• 3% of Earth's water is fresh water and found in lakes, ponds, rivers, streams, glaciers, polar ice caps, groundwater.
  3. Geosphere
    • The mostly solid, rocky part of the Earth.
    • Extends from the center of the core to the surface of the crust.
    • Rock is cycled between the interior and exterior by volcanoes and plate tectonics.
  4. Biosphere
    • The part of the Earth where life exists.
    • Includes all of the living organisms on Earth, and any organic matter that has not decomposed.
      • Once organic matter decomposes, it becomes part of the other spheres.

Earth's Energy Budget
  • First Law of Thermodynamics
    • Energy is transferred between systems, but it cannot be created or destroyed.
  • Second Law of Thermodynamics
    • When energy is transferred, matter becomes less organized.  Over time, energy is spread out more and more evenly.
    • Energy transferred as heat always moves from an object at a higher temperature to an object at a lower temperature.
Matter and energy are constantly moving between the spheres by means of...
  • chemical reactions
  • radioactive decay
  • radiation of energy (ie - light & heat)
  • growth and decay of organisms
Internal sources of Earth's energy...
  • radioactive decay
  • gravitational contraction
  • Convection
    • The movement of materials due to differences in temperature.  (Warm fluids rise, cool fluids sink.)
    • Transfers heat from the core to the outer layers.
    • Drives plate tectonics, which shape Earth's surface.
External sources of Earth's energy...
  • Solar radiation
    • warms atmosphere and surface
    • drives winds and ocean currents
    • provide energy for plants (which then feed animals)
  • Gravitational energy
    • generates tides, which cause currents and mixing of ocean water.

Cycles in the Earth System

Reservoir - A place where matter or energy is stored.
Cycle - A group of processes in which matter and energy repeatedly move through a series of reservoirs.

Nitrogen Cycle
  • Nitrogen is used to make proteins and DNA, but most living things can't use it directly from the air.
  • Cycle...
    • N2 gas is converted to N-compounds by bacteria in soil and the roots of certain plants.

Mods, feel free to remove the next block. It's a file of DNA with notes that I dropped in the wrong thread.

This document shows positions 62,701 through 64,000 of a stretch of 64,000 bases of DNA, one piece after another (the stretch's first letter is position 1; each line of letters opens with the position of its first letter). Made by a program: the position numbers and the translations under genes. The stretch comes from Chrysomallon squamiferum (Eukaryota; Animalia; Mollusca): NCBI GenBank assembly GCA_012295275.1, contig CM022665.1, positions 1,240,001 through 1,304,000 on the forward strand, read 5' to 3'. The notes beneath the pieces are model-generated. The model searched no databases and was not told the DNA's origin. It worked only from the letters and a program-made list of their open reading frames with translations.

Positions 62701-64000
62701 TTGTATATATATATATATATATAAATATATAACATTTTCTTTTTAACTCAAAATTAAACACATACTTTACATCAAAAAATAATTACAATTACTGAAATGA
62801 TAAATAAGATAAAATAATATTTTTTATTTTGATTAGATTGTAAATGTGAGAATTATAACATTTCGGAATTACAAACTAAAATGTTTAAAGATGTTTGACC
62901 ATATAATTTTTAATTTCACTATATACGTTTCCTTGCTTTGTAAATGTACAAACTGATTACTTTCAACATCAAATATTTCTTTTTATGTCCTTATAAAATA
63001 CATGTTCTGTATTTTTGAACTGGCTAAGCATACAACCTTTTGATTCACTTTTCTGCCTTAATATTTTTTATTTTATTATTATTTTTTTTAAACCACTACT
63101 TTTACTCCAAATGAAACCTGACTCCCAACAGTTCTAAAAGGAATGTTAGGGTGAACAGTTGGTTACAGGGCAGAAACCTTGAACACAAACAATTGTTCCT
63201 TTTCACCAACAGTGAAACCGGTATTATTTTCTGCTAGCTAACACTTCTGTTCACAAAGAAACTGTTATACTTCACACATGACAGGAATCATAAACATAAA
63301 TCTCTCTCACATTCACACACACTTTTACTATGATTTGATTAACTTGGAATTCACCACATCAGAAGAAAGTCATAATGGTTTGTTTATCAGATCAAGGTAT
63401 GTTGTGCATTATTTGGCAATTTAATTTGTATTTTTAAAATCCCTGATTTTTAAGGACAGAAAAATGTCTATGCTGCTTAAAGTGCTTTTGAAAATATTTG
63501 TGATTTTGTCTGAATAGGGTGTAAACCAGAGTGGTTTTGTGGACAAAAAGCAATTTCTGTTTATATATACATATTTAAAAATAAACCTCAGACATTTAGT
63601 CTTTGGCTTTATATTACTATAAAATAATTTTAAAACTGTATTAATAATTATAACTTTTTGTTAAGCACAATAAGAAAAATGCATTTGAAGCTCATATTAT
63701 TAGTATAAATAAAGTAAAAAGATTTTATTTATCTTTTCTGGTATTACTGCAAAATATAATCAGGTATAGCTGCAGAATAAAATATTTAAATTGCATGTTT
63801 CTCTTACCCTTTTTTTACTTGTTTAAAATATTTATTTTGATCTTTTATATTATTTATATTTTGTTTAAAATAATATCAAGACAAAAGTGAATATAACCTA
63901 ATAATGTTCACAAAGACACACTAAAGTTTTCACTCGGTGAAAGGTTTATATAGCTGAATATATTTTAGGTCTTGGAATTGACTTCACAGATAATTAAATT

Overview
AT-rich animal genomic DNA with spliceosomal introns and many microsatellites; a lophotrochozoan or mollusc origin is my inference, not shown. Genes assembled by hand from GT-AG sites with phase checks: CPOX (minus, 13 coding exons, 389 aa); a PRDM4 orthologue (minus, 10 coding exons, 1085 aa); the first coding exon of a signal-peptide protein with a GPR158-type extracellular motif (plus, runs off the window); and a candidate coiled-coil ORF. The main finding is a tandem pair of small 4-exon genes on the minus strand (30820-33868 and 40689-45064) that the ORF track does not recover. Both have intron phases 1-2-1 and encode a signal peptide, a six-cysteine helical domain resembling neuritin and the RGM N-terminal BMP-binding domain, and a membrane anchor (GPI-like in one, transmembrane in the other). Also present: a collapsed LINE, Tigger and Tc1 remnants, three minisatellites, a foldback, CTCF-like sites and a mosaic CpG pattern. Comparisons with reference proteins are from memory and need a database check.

• N-compounds in soil are taken in by plants, which are eaten by animals.
    • When organisms excrete or die, N-compounds are converted back into N2 gas and released into the atmosphere.
Carbon Cycle
  • Carbon is used to build organic molecules and in fuels for life processes.
  • Cycle...
    • Short-Term Cycle

      • Plants absorb CO2 from the air, and convert it into carbohydrates.

      • Animals eat plants, getting the carbohydrates.
      • Organisms release CO2 during respiration, in their organic wastes, and when they die and decay.
    • Long-Term Cycle
      • Remains of living things can be buried and formed into carbonate rock (ie - limestone).
Phosphorus Cycle
  • Phosphorus is used in DNA and to help build cells.
  • Cycle...
    • Rocks break down, releasing P into soil and water.  (Can also be excreted by some organisms.)
    • Plants absorb P through their roots; animals get it from eating plants.
    • When organisms die, their P is released back into the environment.
Water Cycle
  • All living things contain water.
  • Cycle...
    • Evaporation - Water changes from liquid to gas.
    • Condensation - Water changes from gas to liquid.
    • Precipitation - Water falls to the ground (rain, snow, sleet, hail).
    • Runoff - Water moving along the Earth's surface.
    • Groundwater - Water below the surface of the ground.
    • Transpiration - Evaporation of water cause by plants.

Human Influence...
  • Burning of fossil fuels.  (Carbon cycle)
  • Monoculture farming.  (Nitrogen & Phosphorus cycles)
  • Fertilizer use.  (Nitrogen & Phosphorus cycles)
  • Pollution.  (Water cycle)

Chapter 2, Section 3 - Ecology                                                                                                                                                   

Ecology - The study of the relationships between living (biotic) things and their nonliving (abiotic) environment.

Ecosystem - A community of organisms and their abiotic environment.
  • Can be a rotting log.
  • Can be an ocean.
  • Can be the biosphere.
Producers - Organisms that use the Sun's energy to make their own food.  (Plants, algae)
Consumers - Organisms that get their energy by eating other organisms.  (Animals, fungi)
    Decomposers - Consumers that get energy by breaking down dead organisms.

Carrying Capacity - The largest population that an environment can support at any given time.  (Limited by resources.)

Food Web - A diagram that shows the feeding relationships among organisms in an ecosystem.
    A food chain shows only one set of relationships.

Human activity can have drastic impacts on the environment.


Chapter Assignment
  Pg. 50-51 #2-4, 10-24.
    *Note: For #2-4, your sentences should demonstrate that you understand what the term means.